If you can use a doubly-linked list then you can quickly traverse to the end of each list, and then just work your way back, adding the numbers at each point and add that to a new list.

You will need to determine which list is longer, and add up based on the length of the shorter list, and then just finish summing and adding the longer list.

But, you will have some issues with the fact that the sum may go over one digit, so if that happens you will need to keep track of the overflow and add that to the next node.

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im using only a singly linked list. –  Shiv Oct 18 '09 at 4:20
    
Then determine the length, find the longest, add the nodes that are in excess to the new list, then go through adding them, but, you need to keep track of the earlier node in case of overflow, and if that overflow overflows, then you have a problem. –  James Black Oct 18 '09 at 4:23
    
That will involve traversing the list multiple times, first to find the lengths, and then to do additions, I am trying to however minimize the number of times I traverse the list. Thanks for your suggestion though, I had thought of that initially. –  Shiv Oct 18 '09 at 4:27
    
@Shiv - It is only traversing twice, the first time is fast in that you just count the nodes in each list, and the second will involve math and adding new nodes. Reversing the list will be more expensive as you are creating a new list since you can't just swap in-place, since you don't know the end, and have a singly linked list. –  James Black Oct 18 '09 at 4:41
    
@James - you can reverse a linked list without allocating new objects. –  Stephen C Oct 18 '09 at 6:16

I don't think of a better solution to the problem as stated. The root problem is that you have to process the list elements in the reverse order. In theory you could implement the algorithm recursively, avoiding the need for explicit reversal steps. But that requires O(max(m,n)) stack space, and would most likely be slower.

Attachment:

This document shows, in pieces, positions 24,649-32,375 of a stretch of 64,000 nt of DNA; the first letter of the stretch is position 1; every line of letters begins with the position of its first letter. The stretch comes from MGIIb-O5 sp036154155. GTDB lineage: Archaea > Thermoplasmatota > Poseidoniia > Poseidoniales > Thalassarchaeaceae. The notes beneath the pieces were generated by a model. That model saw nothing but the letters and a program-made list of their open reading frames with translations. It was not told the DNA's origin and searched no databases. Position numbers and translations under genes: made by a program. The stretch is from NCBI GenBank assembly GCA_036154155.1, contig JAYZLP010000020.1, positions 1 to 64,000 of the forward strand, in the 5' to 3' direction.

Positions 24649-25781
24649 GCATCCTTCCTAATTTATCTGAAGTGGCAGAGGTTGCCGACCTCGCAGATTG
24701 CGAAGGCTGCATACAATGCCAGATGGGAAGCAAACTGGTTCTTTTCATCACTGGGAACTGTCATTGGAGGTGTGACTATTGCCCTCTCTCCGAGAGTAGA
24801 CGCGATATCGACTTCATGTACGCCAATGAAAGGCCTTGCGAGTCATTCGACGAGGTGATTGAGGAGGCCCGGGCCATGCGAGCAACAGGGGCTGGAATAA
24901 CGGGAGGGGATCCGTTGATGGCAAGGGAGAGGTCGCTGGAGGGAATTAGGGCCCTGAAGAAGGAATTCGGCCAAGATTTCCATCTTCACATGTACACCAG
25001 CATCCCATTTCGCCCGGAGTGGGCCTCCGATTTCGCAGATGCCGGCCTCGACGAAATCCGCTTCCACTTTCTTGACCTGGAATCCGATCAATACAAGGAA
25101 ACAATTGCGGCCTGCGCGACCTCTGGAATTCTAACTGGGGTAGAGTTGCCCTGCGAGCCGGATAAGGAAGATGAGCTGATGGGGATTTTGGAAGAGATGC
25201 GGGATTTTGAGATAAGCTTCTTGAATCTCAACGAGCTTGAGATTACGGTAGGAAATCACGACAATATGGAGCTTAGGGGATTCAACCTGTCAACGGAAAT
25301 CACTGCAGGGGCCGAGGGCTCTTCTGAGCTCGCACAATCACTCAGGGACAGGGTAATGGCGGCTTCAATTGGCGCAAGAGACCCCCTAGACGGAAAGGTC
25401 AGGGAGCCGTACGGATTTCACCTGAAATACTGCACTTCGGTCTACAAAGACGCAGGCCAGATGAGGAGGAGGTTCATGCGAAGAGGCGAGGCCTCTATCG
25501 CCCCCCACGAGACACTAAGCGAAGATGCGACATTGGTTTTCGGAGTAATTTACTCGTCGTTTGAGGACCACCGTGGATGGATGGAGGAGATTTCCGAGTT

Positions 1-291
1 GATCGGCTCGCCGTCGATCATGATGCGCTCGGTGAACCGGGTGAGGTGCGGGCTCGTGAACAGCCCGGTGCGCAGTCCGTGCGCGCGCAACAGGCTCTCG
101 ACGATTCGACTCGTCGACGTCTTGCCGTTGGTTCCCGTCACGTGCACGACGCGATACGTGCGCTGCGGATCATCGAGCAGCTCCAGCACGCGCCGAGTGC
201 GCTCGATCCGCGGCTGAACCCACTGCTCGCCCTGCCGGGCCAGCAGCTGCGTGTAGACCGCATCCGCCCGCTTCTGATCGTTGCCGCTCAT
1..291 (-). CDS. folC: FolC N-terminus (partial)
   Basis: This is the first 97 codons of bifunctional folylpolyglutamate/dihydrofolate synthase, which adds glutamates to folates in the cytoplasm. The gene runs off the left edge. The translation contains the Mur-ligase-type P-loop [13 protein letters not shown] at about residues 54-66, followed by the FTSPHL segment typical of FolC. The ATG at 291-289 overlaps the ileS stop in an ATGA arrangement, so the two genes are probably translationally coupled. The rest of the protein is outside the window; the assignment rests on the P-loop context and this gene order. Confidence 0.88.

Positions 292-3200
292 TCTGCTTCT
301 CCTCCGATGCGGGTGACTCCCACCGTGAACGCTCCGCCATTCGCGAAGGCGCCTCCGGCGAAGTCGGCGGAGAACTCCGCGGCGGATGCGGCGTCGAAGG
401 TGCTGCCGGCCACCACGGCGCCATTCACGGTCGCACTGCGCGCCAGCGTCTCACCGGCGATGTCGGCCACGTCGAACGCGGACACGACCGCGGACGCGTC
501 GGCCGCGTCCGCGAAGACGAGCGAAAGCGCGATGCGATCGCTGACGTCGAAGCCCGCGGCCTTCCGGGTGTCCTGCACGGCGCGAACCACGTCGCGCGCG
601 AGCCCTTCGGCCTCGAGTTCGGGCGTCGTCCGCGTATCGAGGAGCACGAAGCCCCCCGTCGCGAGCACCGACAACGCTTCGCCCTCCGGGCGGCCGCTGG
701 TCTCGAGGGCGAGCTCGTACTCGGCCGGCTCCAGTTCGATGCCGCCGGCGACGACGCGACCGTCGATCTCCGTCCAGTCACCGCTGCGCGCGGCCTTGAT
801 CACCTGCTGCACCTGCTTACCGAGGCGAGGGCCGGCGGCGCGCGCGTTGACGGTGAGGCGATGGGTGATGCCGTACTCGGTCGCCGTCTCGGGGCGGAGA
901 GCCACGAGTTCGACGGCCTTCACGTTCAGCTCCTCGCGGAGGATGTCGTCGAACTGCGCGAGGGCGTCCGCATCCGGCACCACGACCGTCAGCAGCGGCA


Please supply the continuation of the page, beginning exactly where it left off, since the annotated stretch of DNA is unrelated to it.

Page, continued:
But I think that is really saying that you've chosen a poor representation. If you represent the numbers as doubly linked lists of int or arrays of int (with an explicit size), the complexity will be O(max(m,n)) with a smaller constant of proportionality.

Note: O(max(m,n)) and O(m+n) are both abuses of O notation. Strictly speaking, O is a defined in terms of a limit as a single variable goes to infinity. Looked at it this way, O(max(m,n)) and O(m+n) both reduce to O(m) or O(n). However, I understand what you are trying to say :-).

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well thats a design constraint, im not at liberty to choose the method of representation, its something that came up in a discussion with a friend a few hours ago.:) –  Shiv Oct 18 '09 at 4:22

The only potential optimization, which would come at the cost of some code clarity, would be to combine the initial reversals into a single loop. You then go from O(n+m+m) to O(m+m), although the steps inside the loop are costlier.

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@jfawcett - I'm pretty sure this would give no improvement ... assuming that you are doing list reversal by pointer reversal. –  Stephen C Oct 18 '09 at 6:14
    
@jfawcett, can you explain your solution a little more, i thought along these lines but was at loss to see how I could combine the initial steps of reversing both the lists in a single loop. since I dont know which number is longer, maybe some pseudocode would help. –  Shiv Oct 18 '09 at 15:23
    
The method you proposed was reverse/count 1 (len=x), then reverse/count 2 (len=y), then sum/store the new (len=max(x,y)). If, instead, you have a single loop that reverses both 1 and 2 at the same time. When reversing a single, you do something like while( currentHead != NULL ) { <reverse> } Replace this with while( currentHead1 != NULL || currentHead2 != NULL) { if (currentHead1) { reverse 1 } if (currentHead2) { reverse 2 } } This only works with non-recursive reversal, of course. –  jfawcett Oct 18 '09 at 15:49